As my fourth week of class ends here in Sorrento, my final examinations are just around the corner. It’s incredible how quickly these past weeks have passed, and how integrated I feel in the daily life of Sorrento. Just the other day I was complaining about the rather sudden arrival of mostly British tourists in Sorrento to some Italian friends of mine, and how the sudden spike in tourism has affected my time spent around town, and they had to remind me that I am technically a tourist despite having lived here for a month. It was a playful reminder of how much I feel a part of the community here, and yet how much room I still have for growth.
This week I traveled much less so I would have some quality time with my friends and host family in preparation for final exams and really hunkering down on my schoolwork. I’ve noticed that there is very little stress in Italy, a very different feeling than in the States. If I’m a few minutes late for my early class of the day, I receive a pat on the back for sleeping in and we continue with the lessons. There is no such thing as a set schedule for anything here. Buses, trains, and appointments all tend to run late and there is no pressure to do much of anything on a tight schedule. Time should be spent with those who make you happy doing what makes you happy, and for this reason I am already dreading my return to the hustle and bustle of life in America.
My friends and I went to Positano over the weekend to visit the beaches and the incredible views of the Amalfi coast. I was taken aback by the sheer beauty of the city, but my sense of awe was quickly muffled by the long and winding walk down to the beach on such a hot and humid day. Positano is a well-known tourist destination for the rich and famous of America, and for that reason it was difficult to communicate in Italian with any of the store owners. It seemed that every tourist was from America, and I found it a little troubling to be in such a beautiful Italian city that seemed to be overrun by American tourists. After some time at the beach, my friends and I were eager to return to Sorrento and to our friends.
My host family held a birthday party for the young girl upstairs who had just turned nine yesterday. I walked in the kitchen to find five pizzas, a chocolate mousse cake, and homemade tiramisu. Needless to say, I was elated. My roommate was in Florence for the weekend, so the party consisted of myself and five Neapolitan women ranging in age from 9 to 70. It was so interesting to see the family dynamic of neighbors, and how age has created very few barriers for these women. They were so comfortable with each other and immediately adopted me into the group, taking photos with me and making fun of my “american appetite”. Hands were flying in every direction as they were so fond of the hand gestures Italians are famous for. Sometimes I find myself using them as well, and it will be interesting to see if my family picks up on it when I see them in two weeks. My friends from home had jokingly given me a book of swear words and slang in Italian claiming that it held “everything I really needed to know”, and I was so glad they did. That nine year old girl had the mouth of a sailor, and it was funny to know precisely what she felt comfortable saying around her mother and elders. I was surprised at how much I understood at the dinner table, and how much I was willing to participate in conversation. Carla, the birthday girl, was eager to get to know me as her interest in American culture could be validated by my knowledge of pop culture.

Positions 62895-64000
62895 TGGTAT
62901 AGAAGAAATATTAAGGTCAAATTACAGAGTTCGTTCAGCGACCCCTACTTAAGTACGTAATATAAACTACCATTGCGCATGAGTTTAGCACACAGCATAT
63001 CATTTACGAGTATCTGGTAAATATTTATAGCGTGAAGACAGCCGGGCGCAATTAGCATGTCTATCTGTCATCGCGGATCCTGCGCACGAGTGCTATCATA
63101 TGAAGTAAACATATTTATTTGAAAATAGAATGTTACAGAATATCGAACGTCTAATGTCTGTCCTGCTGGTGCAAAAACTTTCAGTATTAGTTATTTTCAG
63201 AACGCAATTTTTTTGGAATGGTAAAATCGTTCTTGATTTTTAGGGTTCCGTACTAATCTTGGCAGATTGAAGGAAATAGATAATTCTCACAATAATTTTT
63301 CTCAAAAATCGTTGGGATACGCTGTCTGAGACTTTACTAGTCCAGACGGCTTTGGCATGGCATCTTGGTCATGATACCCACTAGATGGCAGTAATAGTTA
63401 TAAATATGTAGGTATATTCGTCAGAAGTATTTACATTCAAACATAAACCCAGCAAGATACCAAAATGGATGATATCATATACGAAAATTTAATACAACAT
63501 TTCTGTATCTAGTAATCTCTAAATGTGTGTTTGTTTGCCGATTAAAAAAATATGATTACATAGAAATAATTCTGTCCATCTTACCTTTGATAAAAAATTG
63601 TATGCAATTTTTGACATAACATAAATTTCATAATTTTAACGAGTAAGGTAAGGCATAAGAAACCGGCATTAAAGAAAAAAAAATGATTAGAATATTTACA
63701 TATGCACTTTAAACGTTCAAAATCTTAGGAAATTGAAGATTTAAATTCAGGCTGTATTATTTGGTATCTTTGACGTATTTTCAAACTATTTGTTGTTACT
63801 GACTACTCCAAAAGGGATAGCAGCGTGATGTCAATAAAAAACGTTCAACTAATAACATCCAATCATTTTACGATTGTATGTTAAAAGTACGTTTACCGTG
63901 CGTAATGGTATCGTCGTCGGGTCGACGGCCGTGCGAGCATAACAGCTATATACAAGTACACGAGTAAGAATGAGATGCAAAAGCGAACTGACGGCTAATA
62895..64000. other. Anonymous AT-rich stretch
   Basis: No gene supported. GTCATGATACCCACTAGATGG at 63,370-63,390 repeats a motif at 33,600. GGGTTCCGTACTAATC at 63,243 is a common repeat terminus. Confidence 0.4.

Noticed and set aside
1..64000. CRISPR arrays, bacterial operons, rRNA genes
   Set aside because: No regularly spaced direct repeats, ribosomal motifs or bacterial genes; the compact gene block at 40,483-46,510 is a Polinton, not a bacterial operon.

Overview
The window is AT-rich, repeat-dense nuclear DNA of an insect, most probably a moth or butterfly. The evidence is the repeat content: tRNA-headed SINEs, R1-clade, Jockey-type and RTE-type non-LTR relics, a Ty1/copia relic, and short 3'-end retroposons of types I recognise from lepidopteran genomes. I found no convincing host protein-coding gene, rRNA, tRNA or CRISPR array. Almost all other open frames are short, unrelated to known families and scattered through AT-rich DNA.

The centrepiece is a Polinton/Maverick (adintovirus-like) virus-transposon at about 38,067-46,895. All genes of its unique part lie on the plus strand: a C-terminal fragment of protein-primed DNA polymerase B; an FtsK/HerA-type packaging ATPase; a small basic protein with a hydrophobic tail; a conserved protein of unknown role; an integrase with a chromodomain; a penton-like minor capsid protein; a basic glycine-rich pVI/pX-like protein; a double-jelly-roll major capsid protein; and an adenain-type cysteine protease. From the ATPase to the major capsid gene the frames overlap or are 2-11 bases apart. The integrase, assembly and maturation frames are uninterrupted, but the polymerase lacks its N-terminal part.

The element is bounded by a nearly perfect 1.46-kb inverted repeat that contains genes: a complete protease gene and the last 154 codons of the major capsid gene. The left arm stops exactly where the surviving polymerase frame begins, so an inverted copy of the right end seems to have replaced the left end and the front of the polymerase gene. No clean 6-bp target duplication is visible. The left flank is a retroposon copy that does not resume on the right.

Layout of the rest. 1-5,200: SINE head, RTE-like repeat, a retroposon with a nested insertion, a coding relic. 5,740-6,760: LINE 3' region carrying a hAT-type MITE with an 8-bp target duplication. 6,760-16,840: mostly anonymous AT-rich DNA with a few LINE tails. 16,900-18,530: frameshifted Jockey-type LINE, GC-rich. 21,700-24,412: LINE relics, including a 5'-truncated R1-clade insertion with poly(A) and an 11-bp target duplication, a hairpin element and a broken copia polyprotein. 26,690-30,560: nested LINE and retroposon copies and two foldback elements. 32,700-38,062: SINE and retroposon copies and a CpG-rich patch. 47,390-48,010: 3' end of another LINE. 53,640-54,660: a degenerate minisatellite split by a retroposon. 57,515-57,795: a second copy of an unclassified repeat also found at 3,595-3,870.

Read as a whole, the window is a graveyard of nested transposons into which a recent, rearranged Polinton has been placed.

As final tests approach I feel bittersweet about leaving Sorrento. I have forged so many great bonds here with people from all over the world. I am sincerely going to miss being able to speak Italian with virtually anyone I meet and the carefree nature of summer life on the Amalfi coast.